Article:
I bought Prince of Thorns on a whim. Whilst I hadn’t heard anything from personal sources, I was aware that this book had done quite well commercially. The cheesy tagline didn’t prompt high expectations, but I thought I would give it a go. Read anything once, and all that.
Prince of Thorns turned out to be one of the best reads I’ve had in a while. I think after a long stint of reading unexceptional books it’s easy to lose interest in the words altogether. It usually takes something fantastic to snap me out of such moods, and this did just that.
I won’t pretend it’s the most well-written book I’ve ever read, and if we’re being quite politically correct it’s far from innocent in terms of racial stereotyping, but Jorg Ancrath is a bloody good character.
For me, that red sticker on the cover is a disservice. This book has what A Game of Thrones does not – a bad, bad boy who does bad, bad things, but somehow retains the necessary scrap of emotional investment to keep me interested. If I’m being honest, I don’t like GoT. I found it a slog, and whilst some of the characters were nasty buggers, I had zero empathy for them, and very little interest in their development.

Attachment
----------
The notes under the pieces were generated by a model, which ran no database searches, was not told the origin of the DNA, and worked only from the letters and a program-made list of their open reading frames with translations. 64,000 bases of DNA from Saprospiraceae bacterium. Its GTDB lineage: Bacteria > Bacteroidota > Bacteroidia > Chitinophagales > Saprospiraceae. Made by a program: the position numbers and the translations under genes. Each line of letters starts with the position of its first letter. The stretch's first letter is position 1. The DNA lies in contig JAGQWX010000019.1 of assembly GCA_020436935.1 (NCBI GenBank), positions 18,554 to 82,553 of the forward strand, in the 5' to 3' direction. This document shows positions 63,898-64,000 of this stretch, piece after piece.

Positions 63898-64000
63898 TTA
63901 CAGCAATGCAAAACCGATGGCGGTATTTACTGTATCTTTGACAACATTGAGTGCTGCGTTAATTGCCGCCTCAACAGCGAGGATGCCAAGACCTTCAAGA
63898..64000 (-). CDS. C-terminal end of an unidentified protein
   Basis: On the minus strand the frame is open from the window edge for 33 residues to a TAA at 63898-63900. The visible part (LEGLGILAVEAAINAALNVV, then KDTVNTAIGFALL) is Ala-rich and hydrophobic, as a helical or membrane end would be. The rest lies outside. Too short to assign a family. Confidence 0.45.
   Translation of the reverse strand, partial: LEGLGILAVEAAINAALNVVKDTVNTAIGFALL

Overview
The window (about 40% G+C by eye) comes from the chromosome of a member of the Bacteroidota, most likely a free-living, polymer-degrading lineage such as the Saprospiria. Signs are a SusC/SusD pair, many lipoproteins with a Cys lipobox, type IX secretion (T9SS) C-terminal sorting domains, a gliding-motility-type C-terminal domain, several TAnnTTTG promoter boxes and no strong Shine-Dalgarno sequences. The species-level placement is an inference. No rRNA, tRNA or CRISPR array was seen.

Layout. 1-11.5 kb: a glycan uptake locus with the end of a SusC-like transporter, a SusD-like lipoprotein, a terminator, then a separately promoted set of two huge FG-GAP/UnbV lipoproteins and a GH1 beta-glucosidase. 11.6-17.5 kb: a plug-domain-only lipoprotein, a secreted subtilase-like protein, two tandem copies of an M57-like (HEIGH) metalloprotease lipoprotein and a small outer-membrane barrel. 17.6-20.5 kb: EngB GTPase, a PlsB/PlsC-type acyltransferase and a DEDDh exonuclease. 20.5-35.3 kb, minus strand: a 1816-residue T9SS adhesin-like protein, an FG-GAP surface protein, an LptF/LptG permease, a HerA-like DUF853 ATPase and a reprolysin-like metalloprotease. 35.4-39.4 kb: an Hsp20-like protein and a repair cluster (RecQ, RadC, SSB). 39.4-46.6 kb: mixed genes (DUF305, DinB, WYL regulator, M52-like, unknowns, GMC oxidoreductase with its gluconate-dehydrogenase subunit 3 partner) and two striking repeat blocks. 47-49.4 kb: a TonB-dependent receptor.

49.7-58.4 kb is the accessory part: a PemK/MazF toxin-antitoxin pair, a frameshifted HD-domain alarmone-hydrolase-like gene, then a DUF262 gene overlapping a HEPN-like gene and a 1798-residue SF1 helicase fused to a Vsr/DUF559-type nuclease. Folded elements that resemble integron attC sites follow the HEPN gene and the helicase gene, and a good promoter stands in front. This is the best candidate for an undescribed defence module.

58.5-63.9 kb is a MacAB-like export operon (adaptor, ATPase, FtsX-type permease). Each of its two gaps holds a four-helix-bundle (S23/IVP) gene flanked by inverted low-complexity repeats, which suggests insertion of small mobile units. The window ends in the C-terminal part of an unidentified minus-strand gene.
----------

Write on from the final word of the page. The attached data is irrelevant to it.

Jorg, however, I loved. He’s the textbook definition of messed up, but he got me on board, and can we just talk for a minute about the setting? Neo-Medieval possible post-nuclear is nothing new (Thank you, Terry Brooks), but the delicate craftsmanship with which it weaves into this narrative is so well done. The writing isn’t perfect, but as an example of futuristic fantasy I think this is magnifique.
I looked online before I wrote this review, and noticed that a lot of the criticism of this book stems from the fact that Lawrence has made Jorg a ruthless, unethical bastard who gets away with everything. Forgive me if I’m wrong, but I think this is the point.
Personally, I am so done with reading about good and noble princes. They have a place, but see them everywhere and they get boring! Sometimes we want a rampaging monster, and in Jorg we are given an ultimate evil, an unscrupulous embodiment of nasty.
I read this book in one sitting. I devoured it, and I get the feeling that this is just the opening of an even better trilogy about redemption in terms of real evil.
I have just ordered King of Thorns, so heads up for another review soon!
Update: I finished the trilogy! See what I thought here.